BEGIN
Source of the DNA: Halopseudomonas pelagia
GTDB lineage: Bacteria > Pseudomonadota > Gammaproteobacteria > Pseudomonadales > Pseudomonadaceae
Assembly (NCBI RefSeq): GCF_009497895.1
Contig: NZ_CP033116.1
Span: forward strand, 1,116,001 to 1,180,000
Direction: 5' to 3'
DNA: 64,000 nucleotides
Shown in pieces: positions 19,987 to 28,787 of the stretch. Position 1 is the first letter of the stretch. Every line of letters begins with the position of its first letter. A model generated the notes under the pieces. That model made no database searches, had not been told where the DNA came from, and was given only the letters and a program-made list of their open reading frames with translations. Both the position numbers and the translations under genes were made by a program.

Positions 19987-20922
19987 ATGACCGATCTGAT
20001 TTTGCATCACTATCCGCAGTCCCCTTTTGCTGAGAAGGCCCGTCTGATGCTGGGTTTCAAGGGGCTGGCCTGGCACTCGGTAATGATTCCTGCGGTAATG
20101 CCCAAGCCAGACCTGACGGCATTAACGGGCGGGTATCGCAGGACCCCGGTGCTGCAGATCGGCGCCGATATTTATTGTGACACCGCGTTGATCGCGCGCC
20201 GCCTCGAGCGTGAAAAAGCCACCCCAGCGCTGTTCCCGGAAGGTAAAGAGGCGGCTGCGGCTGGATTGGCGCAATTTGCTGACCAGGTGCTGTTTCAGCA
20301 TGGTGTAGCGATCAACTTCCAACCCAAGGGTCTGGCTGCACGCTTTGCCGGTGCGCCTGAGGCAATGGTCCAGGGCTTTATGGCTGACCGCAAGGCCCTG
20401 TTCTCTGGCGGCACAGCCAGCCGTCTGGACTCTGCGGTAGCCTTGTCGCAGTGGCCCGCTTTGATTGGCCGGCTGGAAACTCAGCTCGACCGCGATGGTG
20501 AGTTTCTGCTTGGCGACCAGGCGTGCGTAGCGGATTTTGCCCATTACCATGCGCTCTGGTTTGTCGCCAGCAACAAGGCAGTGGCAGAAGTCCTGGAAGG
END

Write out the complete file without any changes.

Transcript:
Source of the DNA: Halopseudomonas pelagia
GTDB lineage: Bacteria > Pseudomonadota > Gammaproteobacteria > Pseudomonadales > Pseudomonadaceae
Assembly (NCBI RefSeq): GCF_009497895.1
Contig: NZ_CP033116.1
Span: forward strand, 1,116,001 to 1,180,000
Direction: 5' to 3'
DNA: 64,000 nucleotides
Shown in pieces: positions 19,987 to 28,787 of the stretch. Position 1 is the first letter of the stretch. Every line of letters begins with the position of its first letter. A model generated the notes under the pieces. That model made no database searches, had not been told where the DNA came from, and was given only the letters and a program-made list of their open reading frames with translations. Both the position numbers and the translations under genes were made by a program.

Positions 19987-20922
19987 ATGACCGATCTGAT
20001 TTTGCATCACTATCCGCAGTCCCCTTTTGCTGAGAAGGCCCGTCTGATGCTGGGTTTCAAGGGGCTGGCCTGGCACTCGGTAATGATTCCTGCGGTAATG
20101 CCCAAGCCAGACCTGACGGCATTAACGGGCGGGTATCGCAGGACCCCGGTGCTGCAGATCGGCGCCGATATTTATTGTGACACCGCGTTGATCGCGCGCC
20201 GCCTCGAGCGTGAAAAAGCCACCCCAGCGCTGTTCCCGGAAGGTAAAGAGGCGGCTGCGGCTGGATTGGCGCAATTTGCTGACCAGGTGCTGTTTCAGCA
20301 TGGTGTAGCGATCAACTTCCAACCCAAGGGTCTGGCTGCACGCTTTGCCGGTGCGCCTGAGGCAATGGTCCAGGGCTTTATGGCTGACCGCAAGGCCCTG
20401 TTCTCTGGCGGCACAGCCAGCCGTCTGGACTCTGCGGTAGCCTTGTCGCAGTGGCCCGCTTTGATTGGCCGGCTGGAAACTCAGCTCGACCGCGATGGTG
20501 AGTTTCTGCTTGGCGACCAGGCGTGCGTAGCGGATTTTGCCCATTACCATGCGCTCTGGTTTGTCGCCAGCAACAAGGCAGTGGCAGAAGTCCTGGAAGG